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Marine Life & Conservation

Chris Packham, Hugh Fearnley-Whittingstall, and Amanda Holden Join Campaign to Stop Satellite-Assisted Slaughter in the Oceans




Environmentalists and broadcasters Chris Packham, Hugh Fearnley-Whittingstall, and Amanda Holden today called on a UK satellite company to stop providing GPS data to fisheries that puts vulnerable ocean species at risk of extinction.

Seven senior lawmakers including Baroness Jones of Moulsecoomb and Martyn Day MP have also signed a letter drawn up by more than 100 marine conservation groups, scientists, and global lawmakers calling on Iridium Satellite UK Ltd to stop profiting from the overfishing of tuna.

The letter points out that unsustainable industrial-scale tuna fishing in the Indian Ocean is being made possible by satellite companies that provide crucial GPS communications to European fishing companies.

Iridium Satellite UK Limited provides sales, marketing, and technical support to customers in regions surrounding the Indian Ocean where yellowfin tuna populations are crashing towards collapse.

It has supplied tens of thousands of GPS-tracked short-burst data devices that commercial fisheries use to monitor fish across vast swathes of ocean – allowing them to overfish juvenile yellowfish tuna and other threatened species.

The devices also cause widespread marine plastics litter and e-waste pollution when they break apart at sea and wash up on beaches and coral reefs or sink to the seabed.

The letter calls on Iridium to halt the provision of real-time tracking through its short-burst data services to the tuna fishing industry in the Indian Ocean.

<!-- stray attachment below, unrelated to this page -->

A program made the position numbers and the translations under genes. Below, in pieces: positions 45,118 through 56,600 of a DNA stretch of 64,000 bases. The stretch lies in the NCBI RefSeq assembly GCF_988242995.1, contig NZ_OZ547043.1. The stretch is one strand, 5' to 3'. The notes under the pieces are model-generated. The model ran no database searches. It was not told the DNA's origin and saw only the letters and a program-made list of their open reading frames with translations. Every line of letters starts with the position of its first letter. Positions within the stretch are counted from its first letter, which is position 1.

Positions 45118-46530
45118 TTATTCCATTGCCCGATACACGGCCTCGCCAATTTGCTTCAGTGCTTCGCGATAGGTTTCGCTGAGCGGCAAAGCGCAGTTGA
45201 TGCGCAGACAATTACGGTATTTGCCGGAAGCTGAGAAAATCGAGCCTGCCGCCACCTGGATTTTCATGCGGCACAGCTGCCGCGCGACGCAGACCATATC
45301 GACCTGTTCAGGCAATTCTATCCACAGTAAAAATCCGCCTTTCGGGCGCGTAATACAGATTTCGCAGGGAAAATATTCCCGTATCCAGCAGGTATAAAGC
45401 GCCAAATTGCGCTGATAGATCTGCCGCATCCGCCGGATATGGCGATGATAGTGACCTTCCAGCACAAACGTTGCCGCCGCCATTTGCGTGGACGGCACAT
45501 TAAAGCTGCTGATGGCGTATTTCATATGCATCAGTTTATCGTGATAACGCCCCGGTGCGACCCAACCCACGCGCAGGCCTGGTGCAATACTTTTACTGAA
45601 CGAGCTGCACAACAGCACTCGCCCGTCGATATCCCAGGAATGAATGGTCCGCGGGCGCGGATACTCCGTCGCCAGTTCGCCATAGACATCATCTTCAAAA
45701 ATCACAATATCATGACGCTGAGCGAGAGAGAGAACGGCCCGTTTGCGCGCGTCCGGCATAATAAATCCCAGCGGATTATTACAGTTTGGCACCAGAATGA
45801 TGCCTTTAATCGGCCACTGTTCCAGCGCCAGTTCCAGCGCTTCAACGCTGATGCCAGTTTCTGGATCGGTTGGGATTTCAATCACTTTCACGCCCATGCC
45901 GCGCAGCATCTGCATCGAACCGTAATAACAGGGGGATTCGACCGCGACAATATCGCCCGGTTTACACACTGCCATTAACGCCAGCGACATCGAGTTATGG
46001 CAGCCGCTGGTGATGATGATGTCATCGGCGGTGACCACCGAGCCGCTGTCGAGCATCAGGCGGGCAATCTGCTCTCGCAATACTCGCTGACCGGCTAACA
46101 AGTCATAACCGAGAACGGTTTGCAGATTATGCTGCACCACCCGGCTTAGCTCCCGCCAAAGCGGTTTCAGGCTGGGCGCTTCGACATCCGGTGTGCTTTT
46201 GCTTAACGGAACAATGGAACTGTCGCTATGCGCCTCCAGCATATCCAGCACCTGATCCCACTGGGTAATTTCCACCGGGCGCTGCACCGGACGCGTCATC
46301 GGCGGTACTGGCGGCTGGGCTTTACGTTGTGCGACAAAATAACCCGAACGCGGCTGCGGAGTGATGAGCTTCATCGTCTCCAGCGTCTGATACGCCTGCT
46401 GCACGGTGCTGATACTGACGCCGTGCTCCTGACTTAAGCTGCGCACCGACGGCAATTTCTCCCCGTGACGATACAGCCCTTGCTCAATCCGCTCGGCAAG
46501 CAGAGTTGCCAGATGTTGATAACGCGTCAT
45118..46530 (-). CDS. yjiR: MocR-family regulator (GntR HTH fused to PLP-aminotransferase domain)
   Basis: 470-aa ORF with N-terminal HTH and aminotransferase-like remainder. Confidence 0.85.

Chris Packham, Wildlife TV Presenter, Conservationist and Campaigner, said: “There is something both sad and sinister about the invention and deployment of these dystopian devices. Sad because they seriously exacerbate the rate of decline of increasingly rare fish populations, and sinister because they drift unseen in distant seas on the pretext of offering shelter and respite to marine life. In fact, they are insidious traps set by a greedy unsustainable industry hell bent on maximising profits over any protection of these ecosystems. Bobbing out there, the quiet slop of waves on the buoy, adrift in a vast blue ocean but connected by a clever but dangerous burst of technology which sets in place a slaughter. It’s all very Skynet, in both the Sci-Fi and real sense. And ironic that it’s facilitated by a company that prides itself on saving and protecting lives. Iridium doesn’t need this, the oceans don’t need this, and tuna, sharks, dolphins and turtles don’t need it either.”

Hugh Fearnley-Whittingstall, Broadcaster and Campaigner, said: “I was shocked to learn that Iridium, via its ‘low-earth-orbit’ satellite network, is supporting unsustainable commercial fishing activities in the Indian Ocean by providing GPS communications to industrial fishing 2 boats engaged in massive overfishing of tuna stocks. This, I’m told, is leading to the decimation of endangered shark, turtle, whale, and dolphin populations.

“Iridium’s electronic devices should not be in the ocean in the first place as they are contributing to toxic electronic waste and plastics pollution which devastates thousands of miles of coral reefs, seagrass meadows and beaches along the Indian Ocean coastline. Furthermore, these industrial fishing operations are stealing fish from impoverished African communities, so Iridium is complicit in that too. Please, Iridium, just abide by your own commendable environmental commitments as posted on your website, rather than making a completely hypocritical mockery of your professed concern for the future of our oceans.”

Martyn Day, Scottish National Party MP for Linlithgow and East Falkirk, said: “Iridium has been found to be acting irresponsibly and of being an enabler of unsustainable overfishing and dirty plastics pollution in the Indian Ocean, despite the high-minded environmental claims on its website. What is also shockingly apparent is that low-orbit space is a lawless free-for-all zone where anything goes, and where satellite companies can shirk their corporate, environmental, and social responsibilities.